Sonoma Serves student volunteers from the SAE fraternity work hard at the Rohnert Park Animal Shelter.
By Angela Hart, Rohnert Park Patch
September 24, 2011
Five hundred Sonoma State students blanketed Sonoma County Saturday, September 24 for the university's biggest volunteer drive of the year, called "Sonoma Serves."
Volunteers were deployed to 21 service areas throughout the county -- 200 volunteers cleaned up Lake Sonoma, crews built a fence at at Crane Creek Regional Park, removed nonnative vegetation from Rohnert Park City Hall, cleaned bike and pedestrian paths along the city's network of creeks, lent a helping hand at the Rohnert Park Animal Shelter, harvested produce at Petaluma Bounty and assisted at the Redwood Empire Food Bank -- just to name a few.
The idea, which formed last year from a Sonoma State student involved in the JUMP (Join Us Making Progress) program, is to have students band together on one massive day of service.
Now in its second year, "Sonoma Serves," has partnered with United Way and the City of Rohnert Park.
JUMP volunteers clearing trails at Helen Putnam Park.
"It was so cool to see so many students show up this morning," said Jodi Roth, the community service coordinator for the project. "Last year we had 200 students, and this year we grew to 500."
Roth said other community service projects helped build momentum. For example, today is United Way's "Day of Caring," which is geared towards promoting the spirit of volunteerism and increasing awareness of local human service agencies and schools.
Today is also National Public Lands Day, what's touted as the largest single-day volunteer event for public lands in the United States.
Sonoma State students were joined by the US Army Corps of Engineers on Saturday -- who were spread out doing coastal cleanup at Lake Sonoma. Students also cleaned up Doran Beach and other regional parks.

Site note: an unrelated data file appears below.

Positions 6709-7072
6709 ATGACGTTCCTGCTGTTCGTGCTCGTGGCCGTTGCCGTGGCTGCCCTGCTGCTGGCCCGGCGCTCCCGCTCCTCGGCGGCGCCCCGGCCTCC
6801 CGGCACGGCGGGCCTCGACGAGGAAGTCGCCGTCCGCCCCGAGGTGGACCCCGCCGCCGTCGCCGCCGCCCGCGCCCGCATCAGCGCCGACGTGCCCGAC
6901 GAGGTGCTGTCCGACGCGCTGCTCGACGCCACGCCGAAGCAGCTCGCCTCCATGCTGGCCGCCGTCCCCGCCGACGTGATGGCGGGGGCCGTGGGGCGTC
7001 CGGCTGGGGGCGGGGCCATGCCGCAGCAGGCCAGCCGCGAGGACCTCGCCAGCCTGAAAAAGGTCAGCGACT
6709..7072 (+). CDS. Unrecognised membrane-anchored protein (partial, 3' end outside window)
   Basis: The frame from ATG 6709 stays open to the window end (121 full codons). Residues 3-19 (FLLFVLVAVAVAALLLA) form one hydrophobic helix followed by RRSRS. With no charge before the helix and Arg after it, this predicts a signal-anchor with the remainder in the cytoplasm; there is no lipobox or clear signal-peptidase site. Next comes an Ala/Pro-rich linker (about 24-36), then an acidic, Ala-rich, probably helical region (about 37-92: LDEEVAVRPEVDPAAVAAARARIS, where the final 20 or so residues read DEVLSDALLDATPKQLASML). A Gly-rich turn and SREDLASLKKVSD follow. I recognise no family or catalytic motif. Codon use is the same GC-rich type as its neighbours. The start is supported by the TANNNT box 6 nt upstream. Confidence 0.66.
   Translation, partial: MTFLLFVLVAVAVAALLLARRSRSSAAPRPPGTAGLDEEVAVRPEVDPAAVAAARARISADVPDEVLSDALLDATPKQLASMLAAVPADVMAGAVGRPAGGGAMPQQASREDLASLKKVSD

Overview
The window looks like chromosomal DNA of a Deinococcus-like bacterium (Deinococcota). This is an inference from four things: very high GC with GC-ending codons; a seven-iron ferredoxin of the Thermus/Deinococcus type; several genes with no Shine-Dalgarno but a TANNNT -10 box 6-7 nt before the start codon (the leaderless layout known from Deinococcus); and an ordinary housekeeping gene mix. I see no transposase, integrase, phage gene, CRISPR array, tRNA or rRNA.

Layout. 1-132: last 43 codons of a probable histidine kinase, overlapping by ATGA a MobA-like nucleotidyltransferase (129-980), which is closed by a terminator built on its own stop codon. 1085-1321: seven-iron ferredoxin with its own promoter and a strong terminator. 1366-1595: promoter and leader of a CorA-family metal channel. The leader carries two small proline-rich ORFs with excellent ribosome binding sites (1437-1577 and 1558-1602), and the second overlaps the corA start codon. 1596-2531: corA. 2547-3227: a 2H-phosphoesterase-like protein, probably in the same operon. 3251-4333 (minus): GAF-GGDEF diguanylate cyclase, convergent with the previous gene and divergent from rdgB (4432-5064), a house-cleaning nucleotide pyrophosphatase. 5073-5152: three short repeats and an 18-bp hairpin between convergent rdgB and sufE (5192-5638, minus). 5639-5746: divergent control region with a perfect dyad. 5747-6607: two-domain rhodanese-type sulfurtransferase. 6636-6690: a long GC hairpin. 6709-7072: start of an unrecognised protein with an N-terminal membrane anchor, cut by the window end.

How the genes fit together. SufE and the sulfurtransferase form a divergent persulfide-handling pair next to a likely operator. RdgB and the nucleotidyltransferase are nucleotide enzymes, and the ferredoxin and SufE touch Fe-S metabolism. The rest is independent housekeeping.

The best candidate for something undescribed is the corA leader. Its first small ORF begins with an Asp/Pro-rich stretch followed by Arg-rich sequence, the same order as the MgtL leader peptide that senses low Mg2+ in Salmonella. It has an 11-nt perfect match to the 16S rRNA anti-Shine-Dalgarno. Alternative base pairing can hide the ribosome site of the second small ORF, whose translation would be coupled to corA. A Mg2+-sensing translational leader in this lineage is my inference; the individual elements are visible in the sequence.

"The idea is to show what we can do when we work together for the community's good," Roth said. "JUMP is really excited to be partnered with United Way, and we hope to expand the program next year."
Mayor Gina Belforte, who helped usher in the day at the Rohnert Park Community Center, said programs like this are essential to keep the spirit of giving back alive, especially in tough economic times.
"Cities are in crisis," Belforte said. "They're helping us clean up our parks, creeks, pools and City Hall today. We don't have enough people or time or money to get to all this ourselves."
Belforte said she was astonished at how many students showed up.
"If you think about it, there's 4,000 hours of work being done today -- 500 volunteers putting in eight-hour work days," she added. "This is really big, it shows how engaged Sonoma State is and it says a lot about the character of the school."
Outside Rohnert Park City Hall, 14 volunteers from Lambda Theta Nu Sorority removed invasive plants, such as dandelion and bermuda grass, from the city grounds.
"Giving back is a cornerstone for our sorority," said Rose Recinos, president of the organization.
Laura Campbell, a maintenance worker from the city's Department of Public Works who oversaw the City Hall cleanup, said if it weren't for the volunteers, the work could take months.
"We're down to 37.5 hour weeks, so we just don't have enough people to get this work done," Campbell said. "We're spread very thin."
ABOVE, LEFT: Student volunteers at the Community Support Network's Northhouse Project.
Reposted with permission from rohnertpark.patch.com.